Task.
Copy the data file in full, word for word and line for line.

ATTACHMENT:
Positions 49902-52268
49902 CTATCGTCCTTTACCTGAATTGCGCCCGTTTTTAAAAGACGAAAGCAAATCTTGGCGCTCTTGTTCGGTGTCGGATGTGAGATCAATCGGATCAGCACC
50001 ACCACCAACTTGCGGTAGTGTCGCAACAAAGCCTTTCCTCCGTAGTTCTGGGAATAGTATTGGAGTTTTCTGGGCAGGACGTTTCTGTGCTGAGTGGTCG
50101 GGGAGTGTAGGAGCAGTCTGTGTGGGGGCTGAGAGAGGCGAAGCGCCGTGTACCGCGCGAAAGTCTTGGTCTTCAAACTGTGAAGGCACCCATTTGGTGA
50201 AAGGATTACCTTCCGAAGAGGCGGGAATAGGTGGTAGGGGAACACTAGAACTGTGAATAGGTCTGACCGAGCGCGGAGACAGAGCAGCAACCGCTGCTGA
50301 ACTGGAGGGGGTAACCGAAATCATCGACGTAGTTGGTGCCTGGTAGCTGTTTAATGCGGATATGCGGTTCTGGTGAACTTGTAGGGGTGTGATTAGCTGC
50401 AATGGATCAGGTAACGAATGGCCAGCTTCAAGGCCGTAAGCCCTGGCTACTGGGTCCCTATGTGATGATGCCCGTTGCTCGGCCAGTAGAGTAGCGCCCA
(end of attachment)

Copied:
Positions 49902-52268
49902 CTATCGTCCTTTACCTGAATTGCGCCCGTTTTTAAAAGACGAAAGCAAATCTTGGCGCTCTTGTTCGGTGTCGGATGTGAGATCAATCGGATCAGCACC
50001 ACCACCAACTTGCGGTAGTGTCGCAACAAAGCCTTTCCTCCGTAGTTCTGGGAATAGTATTGGAGTTTTCTGGGCAGGACGTTTCTGTGCTGAGTGGTCG
50101 GGGAGTGTAGGAGCAGTCTGTGTGGGGGCTGAGAGAGGCGAAGCGCCGTGTACCGCGCGAAAGTCTTGGTCTTCAAACTGTGAAGGCACCCATTTGGTGA
50201 AAGGATTACCTTCCGAAGAGGCGGGAATAGGTGGTAGGGGAACACTAGAACTGTGAATAGGTCTGACCGAGCGCGGAGACAGAGCAGCAACCGCTGCTGA
50301 ACTGGAGGGGGTAACCGAAATCATCGACGTAGTTGGTGCCTGGTAGCTGTTTAATGCGGATATGCGGTTCTGGTGAACTTGTAGGGGTGTGATTAGCTGC
50401 AATGGATCAGGTAACGAATGGCCAGCTTCAAGGCCGTAAGCCCTGGCTACTGGGTCCCTATGTGATGATGCCCGTTGCTCGGCCAGTAGAGTAGCGCCCA